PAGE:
248. Fisher, W.A. & Grenier, G. (1994). Violent pornography, anti-woman thoughts, and anti-woman acts: in search of reliable effects. The Journal of Sex Research, 31, 23-38; Malamuth, N.M. & Centi, J. (1986). Repeated exposure to violent and nonviolent pornography. Likelihood of raping ratings and laboratory aggression against women. Aggressive Behaviour, 12, 129-137; Padgett, V.R., Brislin Slutz, J. & Neal, J.A. (1989) Pornography, erotica and attitudes towards women: the effects of repeated exposure. The Journal of Sex Research, 26, 479-491. Donnerstein, E. Linz, D. & Penrod, S. (1987). The Question of Pornography: Research Findings and Policy Implications. New York: Macmillan; Ferguson, C. J. & Hartley, R. D. (2009). The pleasure is momentary…the expense damnable? Aggression and Violent Behavior, 14(5), 323-329.
249. See for example Fisher, W.A & Barak, A. (1991). Pornography, erotica and behaviour: more questions than answers. International Journal of Law and Psychiatry, 14, 65-83; Brannigan, A. (1991). Obscenity and social harm: a contested terrain. International Journal of Law and Psychiatry, 14, 1-12; Segal, L. (1990). Pornography and Violence: What the ‘Experts’ Really Say. Feminist Review, 36, 29-41.
250. McKee, A. (2006). Censorship of sexually explicit materials in Australia: what do consumers of pornography have to say about it? Media International Australia, 120, 35-50; Zillmann, D. (2000). Influence of unrestrained access to erotica on adolescents’ and young adults’ dispositions toward sexuality, Journal of Adolescent Health, 27, 41-42.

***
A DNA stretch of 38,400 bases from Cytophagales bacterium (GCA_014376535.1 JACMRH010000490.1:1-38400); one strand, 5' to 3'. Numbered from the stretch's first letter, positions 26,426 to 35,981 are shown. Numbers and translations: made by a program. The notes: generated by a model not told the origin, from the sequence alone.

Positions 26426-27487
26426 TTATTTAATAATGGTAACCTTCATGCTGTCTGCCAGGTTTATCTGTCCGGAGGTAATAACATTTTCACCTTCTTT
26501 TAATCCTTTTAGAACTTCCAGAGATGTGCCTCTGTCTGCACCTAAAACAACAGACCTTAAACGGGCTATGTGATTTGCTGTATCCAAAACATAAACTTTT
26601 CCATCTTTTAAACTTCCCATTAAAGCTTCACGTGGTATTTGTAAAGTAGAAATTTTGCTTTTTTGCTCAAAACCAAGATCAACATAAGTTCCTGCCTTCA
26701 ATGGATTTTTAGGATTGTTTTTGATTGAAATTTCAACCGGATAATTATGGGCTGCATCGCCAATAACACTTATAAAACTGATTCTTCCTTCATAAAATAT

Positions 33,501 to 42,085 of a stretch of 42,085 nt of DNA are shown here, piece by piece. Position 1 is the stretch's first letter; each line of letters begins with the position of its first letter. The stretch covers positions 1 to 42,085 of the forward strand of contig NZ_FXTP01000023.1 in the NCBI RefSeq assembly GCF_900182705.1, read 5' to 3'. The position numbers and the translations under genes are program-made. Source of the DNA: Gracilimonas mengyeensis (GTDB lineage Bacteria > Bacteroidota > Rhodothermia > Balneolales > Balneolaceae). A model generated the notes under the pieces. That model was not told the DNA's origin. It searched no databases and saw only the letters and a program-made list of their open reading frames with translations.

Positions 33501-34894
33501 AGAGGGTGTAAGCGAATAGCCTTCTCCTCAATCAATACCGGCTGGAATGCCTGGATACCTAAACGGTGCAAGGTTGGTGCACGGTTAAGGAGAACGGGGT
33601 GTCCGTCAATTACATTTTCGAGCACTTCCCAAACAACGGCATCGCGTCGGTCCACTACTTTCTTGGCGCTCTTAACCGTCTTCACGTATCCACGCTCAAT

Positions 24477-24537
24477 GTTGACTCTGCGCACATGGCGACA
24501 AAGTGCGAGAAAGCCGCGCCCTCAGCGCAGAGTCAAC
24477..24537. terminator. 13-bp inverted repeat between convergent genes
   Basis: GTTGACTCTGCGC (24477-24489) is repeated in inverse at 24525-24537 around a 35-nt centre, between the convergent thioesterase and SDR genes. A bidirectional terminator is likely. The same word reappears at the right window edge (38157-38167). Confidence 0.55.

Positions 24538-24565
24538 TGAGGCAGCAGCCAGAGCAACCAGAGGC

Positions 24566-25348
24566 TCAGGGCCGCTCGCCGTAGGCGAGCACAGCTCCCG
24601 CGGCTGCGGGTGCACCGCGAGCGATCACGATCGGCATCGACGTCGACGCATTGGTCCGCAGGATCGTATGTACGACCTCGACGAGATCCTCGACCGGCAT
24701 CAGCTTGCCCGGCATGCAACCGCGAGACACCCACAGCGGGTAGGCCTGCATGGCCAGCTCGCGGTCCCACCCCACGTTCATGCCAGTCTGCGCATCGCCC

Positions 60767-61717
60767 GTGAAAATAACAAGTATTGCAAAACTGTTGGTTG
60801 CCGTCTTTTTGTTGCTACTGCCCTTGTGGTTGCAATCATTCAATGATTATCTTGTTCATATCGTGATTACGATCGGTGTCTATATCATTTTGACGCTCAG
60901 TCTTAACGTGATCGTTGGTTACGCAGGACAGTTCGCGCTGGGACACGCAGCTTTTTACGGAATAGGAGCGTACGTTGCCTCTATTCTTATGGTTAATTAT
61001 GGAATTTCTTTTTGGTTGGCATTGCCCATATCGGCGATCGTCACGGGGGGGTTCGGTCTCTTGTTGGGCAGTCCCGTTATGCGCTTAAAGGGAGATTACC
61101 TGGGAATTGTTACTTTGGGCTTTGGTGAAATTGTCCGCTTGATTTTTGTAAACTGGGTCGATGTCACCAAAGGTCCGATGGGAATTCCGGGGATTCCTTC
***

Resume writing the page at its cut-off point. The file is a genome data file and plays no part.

251. Effects of massive exposure to pornography in Malamuth, N.M. & Donnerstein, E. (Eds.) Pornography and Sexual Aggression. New York: Academic Press, 115-138; Donnerstein, E. (1984). Pornography: its effect on violence against women in Malamuth N. M. & Donnerstein, E. (Eds.) Pornography and Sexual Aggression. New York: Academic Press, 53-84.
252. See Zillmann, D. (2000). Influence of unrestrained access to erotica on adolescents’ and young adults’ dispositions toward sexuality, Journal of Adolescent Health, 27, 41-44.
253. Davies, K.A. (1997). Voluntary exposure to pornography and men’s attitudes towards feminism and rape. The Journal of Sex Research, 34, 131-138; Malamuth, N.M., Addison, T. & Koss, M. (2000). Pornography and sexual aggression: are there reliable effects and can we understand them? Annual Review of Sex Research, 11, 26-91.
254. McKee, A., Albury, K., Dunne, M., Grieshaber, S., Hartley, J., Lumby, C. & Mathews, B. (2010). Healthy Sexual Development: A Multidisciplinary Framework for Research. International Journal of Sexual Health, 22(1), 14-19.

Regulation and sexually explicit media